The transition from war to peace is fraught with tension and the risk of a return to bloodshed. With so much at stake, it is crucial that the international community and local stakeholders make sense of the complex mosaic of challenges, to support a lasting, inclusive and prosperous peace. Recent missions, such as in Afghanistan, Somalia, or Sudan, have highlighted the fact that there can be no one-size-fits-all approach to steering countries away from violence and towards stability.
This Adelphi offers a series of economic perspectives on conflict resolution, to show how the challenges of peacebuilding can be more effectively tackled. From the need to marry diplomatic peacemaking with development efforts, and activate the private sector in the service of peacebuilding aims, to the use of taxes and natural resource revenues as a financial base for sustainable peace, this book considers how economic factors can positively shape and drive peace processes. It takes an unflinching look at the complex ways in which power and order may be manifested in conflict zones, where unpalatable compromises with local warlords can often be the first step towards a more lasting settlement. A difficult balance must be struck by peacemakers and peacebuilders in assisting countries and communities in their transitions out of war, for the consequences of failure for countries and the wider world are too grave. In distilling expertise from a range of disciplines, this Adelphi seeks to inform a more economically integrated and responsive approach to helping countries leave behind their troubled pasts and take a fuller role in constructing their futures.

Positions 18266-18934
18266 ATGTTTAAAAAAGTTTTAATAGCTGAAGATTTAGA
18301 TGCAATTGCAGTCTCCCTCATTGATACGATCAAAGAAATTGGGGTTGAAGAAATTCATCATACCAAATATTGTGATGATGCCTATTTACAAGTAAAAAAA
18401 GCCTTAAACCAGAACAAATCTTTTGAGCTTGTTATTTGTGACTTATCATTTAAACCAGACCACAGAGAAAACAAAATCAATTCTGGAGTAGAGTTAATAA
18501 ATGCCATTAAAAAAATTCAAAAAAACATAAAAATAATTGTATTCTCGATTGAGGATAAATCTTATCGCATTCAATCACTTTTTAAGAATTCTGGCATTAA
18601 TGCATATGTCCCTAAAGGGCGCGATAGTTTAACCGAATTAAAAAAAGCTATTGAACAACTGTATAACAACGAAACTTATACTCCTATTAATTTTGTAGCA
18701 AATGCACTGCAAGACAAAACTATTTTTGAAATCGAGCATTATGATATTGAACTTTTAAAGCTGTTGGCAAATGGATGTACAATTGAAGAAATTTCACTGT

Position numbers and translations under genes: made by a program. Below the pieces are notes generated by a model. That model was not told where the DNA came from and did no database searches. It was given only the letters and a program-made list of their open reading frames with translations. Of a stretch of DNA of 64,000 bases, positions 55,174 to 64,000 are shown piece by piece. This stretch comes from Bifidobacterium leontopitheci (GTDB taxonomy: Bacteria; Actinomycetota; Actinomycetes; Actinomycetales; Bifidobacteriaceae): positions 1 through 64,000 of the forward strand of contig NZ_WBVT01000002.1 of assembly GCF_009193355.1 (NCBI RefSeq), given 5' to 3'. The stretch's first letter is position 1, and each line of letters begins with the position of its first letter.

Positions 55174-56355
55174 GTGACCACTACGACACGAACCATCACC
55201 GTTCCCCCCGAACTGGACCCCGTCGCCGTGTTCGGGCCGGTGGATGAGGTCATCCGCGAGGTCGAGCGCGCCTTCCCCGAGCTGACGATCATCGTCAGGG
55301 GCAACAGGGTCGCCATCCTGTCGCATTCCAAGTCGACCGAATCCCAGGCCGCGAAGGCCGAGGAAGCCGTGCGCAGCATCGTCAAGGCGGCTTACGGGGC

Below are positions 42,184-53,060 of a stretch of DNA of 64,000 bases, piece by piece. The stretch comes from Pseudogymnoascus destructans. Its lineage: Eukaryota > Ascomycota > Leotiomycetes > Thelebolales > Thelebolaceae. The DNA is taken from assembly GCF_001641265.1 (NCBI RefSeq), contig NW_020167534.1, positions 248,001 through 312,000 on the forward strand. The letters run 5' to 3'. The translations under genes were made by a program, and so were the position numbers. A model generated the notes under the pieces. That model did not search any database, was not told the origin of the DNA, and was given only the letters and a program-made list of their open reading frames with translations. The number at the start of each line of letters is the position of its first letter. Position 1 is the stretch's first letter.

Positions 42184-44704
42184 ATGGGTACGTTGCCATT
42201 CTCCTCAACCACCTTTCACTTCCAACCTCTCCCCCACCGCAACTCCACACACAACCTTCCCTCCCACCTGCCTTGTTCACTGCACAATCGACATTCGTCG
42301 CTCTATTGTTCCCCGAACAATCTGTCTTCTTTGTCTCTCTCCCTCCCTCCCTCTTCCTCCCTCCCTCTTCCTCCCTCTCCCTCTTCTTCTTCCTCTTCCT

"An accessible and empirically rich collection of essays." - Jan Selby, International Peacekeeping, Vol. 19, 1, January 2012
The Adelphi series is The International Institute for Strategic Studies' flagship contribution to policy-relevant, original academic research.
Six books are published each year. They provide rigorous analysis of contemporary strategic and defence topics that is useful to politicians and diplomats, as well as academic researchers, foreign-affairs analysts, defence commentators and journalists.